As further illustrated in FIG. 11A, the grip 980 is configured to weight the center of the shaft 981. The grip 980 is comprised of a hollow grip member 982 sized to receive the shaft 981 therein, an end cap 983 rotatably mounted to the proximal end 984 of the hollow grip member 982 and an elongate weight 985 disposed at least partially within the center of the shaft 981 fixedly attached to the cap 983 and rotatable within the shaft 981. The proximal end 988 of the weight 985 may be wider than the rest of the weight 985 and embedded within the end cap 983. By providing a non-circular shape, such as hexagonal, to the distal end 988 of the weight, the weight cannot rotate relative to the end cap and thus will rotate with the end cap 983 upon rotation of the end cap. The weight 985 is comprised of a heavy portion 986 and a lightweight portion 987. By rotating the cap 983 relative to the grip member 982, the rotational position of the weight 985 to the shaft 981 can be selectively changed. Thus, a user can add more weight to one side of the shaft simply by rotating the end cap 983 relative to the hollow grip member 982. In addition, positional markings (not shown) can be provided on the hollow grip member along with an alignment marking on the cap 985 to show the position of the weighted side relative to the shaft in any given cap position.
Thus, as shown in FIG. 12, a putter 850 is provided with a putter head 852 to which a shaft 854 and a weighted grip 856 according to the present invention are attached. The shaft 854 is internally weighted with a weight member 858 held within the shaft with a weight support structure 860 that may be in the form of a sleeve capable of securing to the inside surface of the shaft 854. Weights 862 and 864 are also provided within the grip 856 in a manner consistent with the principles of the present invention. As such, it is contemplated that a combination of weighting of the shaft and grip may provide advantageous results for face balancing and grip weighting to create the optimum weighting for the grip end of the putter 850.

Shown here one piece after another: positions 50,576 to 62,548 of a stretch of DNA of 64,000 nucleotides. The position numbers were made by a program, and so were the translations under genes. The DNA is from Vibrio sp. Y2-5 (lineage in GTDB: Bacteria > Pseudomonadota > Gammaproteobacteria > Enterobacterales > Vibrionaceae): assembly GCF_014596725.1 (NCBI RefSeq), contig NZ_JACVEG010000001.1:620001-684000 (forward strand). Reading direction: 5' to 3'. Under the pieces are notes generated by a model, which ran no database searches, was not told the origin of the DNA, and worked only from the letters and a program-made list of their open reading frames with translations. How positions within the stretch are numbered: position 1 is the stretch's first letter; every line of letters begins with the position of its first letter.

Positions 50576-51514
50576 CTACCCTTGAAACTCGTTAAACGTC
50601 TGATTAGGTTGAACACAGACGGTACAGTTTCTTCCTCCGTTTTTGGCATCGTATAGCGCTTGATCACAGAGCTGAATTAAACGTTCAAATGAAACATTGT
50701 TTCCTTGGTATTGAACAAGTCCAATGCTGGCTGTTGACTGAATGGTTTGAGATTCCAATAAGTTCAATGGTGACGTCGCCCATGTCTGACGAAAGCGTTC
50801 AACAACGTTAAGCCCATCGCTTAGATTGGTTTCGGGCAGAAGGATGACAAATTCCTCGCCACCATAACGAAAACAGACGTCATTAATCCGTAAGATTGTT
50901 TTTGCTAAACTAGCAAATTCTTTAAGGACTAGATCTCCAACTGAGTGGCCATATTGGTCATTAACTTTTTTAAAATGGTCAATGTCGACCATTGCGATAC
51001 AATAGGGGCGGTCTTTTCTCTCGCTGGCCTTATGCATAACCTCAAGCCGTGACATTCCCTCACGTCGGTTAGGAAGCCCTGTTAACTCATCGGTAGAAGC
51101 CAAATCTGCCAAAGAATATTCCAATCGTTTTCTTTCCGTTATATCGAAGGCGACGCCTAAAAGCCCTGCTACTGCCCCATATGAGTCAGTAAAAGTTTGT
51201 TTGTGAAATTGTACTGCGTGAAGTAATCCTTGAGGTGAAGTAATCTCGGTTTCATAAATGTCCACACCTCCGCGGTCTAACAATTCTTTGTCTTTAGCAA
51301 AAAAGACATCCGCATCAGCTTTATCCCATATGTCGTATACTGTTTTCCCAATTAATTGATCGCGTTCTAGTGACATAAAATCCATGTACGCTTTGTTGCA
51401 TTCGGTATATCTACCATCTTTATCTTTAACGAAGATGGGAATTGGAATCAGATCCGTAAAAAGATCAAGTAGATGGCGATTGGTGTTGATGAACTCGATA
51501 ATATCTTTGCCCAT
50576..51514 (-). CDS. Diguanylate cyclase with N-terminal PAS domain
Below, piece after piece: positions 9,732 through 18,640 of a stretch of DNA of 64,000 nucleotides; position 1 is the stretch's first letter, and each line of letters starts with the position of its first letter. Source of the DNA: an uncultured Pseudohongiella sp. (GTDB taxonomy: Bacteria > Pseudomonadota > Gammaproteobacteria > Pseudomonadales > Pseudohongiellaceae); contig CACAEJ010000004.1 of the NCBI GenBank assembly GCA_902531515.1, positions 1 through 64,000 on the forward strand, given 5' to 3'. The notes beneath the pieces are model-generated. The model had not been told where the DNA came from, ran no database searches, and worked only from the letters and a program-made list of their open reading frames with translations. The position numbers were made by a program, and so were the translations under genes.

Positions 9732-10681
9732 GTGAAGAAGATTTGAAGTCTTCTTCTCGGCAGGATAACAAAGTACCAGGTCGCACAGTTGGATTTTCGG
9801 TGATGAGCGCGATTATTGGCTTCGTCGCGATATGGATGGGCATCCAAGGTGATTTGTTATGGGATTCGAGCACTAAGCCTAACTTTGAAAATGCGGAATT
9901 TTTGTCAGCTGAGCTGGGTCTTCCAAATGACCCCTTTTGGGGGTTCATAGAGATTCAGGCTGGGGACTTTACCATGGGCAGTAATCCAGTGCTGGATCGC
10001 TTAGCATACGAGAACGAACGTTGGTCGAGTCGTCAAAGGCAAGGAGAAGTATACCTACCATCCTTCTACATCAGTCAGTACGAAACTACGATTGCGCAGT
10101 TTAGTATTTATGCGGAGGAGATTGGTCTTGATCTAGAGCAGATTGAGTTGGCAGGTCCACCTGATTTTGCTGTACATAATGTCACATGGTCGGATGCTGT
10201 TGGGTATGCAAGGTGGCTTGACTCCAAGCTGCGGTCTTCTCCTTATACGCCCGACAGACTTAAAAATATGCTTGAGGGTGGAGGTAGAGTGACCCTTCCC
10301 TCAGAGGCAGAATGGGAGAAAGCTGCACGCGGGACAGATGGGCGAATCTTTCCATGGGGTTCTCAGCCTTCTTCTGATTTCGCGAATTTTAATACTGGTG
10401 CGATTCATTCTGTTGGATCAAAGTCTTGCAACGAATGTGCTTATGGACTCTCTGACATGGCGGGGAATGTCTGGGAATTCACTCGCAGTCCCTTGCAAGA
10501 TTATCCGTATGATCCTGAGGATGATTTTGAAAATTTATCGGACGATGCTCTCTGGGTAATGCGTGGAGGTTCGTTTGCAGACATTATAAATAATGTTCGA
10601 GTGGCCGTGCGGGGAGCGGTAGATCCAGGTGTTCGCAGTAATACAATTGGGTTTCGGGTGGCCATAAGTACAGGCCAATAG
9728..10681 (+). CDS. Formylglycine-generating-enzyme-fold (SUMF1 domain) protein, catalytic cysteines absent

As shown in FIG. 13, a putter grip 750 according to the present invention includes an end cap 752 configured for attachment to the proximal end 754 of the hollow grip member 756 according to the present invention. The end cap 752 defines a transverse channel or bore 758 for housing a telescopic alignment aid 760. The telescopic alignment aid 760 is retractable within and extendable from the bore 758. A perpendicularly extending arm 764 is attached to the distal end 766 of the telescopic alignment aid 760. The arm 764 can be rotated relative to the telescopic member 760 by rotating the arm 764. In use, the arm 764 would be rotated from the vertical position as shown to a substantially horizontal position. To store the telescopic alignment aid 760 within the cap 752, the alignment aid 760 is collapsed into the end cap 752 and the arm is forced into the longitudinal recess 768 formed in the hollow grip member 756.
Referring now to FIG. 14, there is shown another embodiment of a putter grip, generally indicated at 1000. The putter grip is positioned around a putter shaft 1002. The putter shaft 1002 is positioned forward of the longitudinal center line of the hollow grip member 1004. The cross-sectional configuration of the grip is such that the front surface 1006 is substantially and relatively flat, whereas the rear surface 1008 is generally curved and configured to be wrapped by the fingers. Thus the width W1 of the rear portion 1008 is more narrow than the width W2 of the front portion 1010. This narrowing from the front to the back allows the hands and fingers to grasp the grip 1000 in a natural yet proper putting grip manner.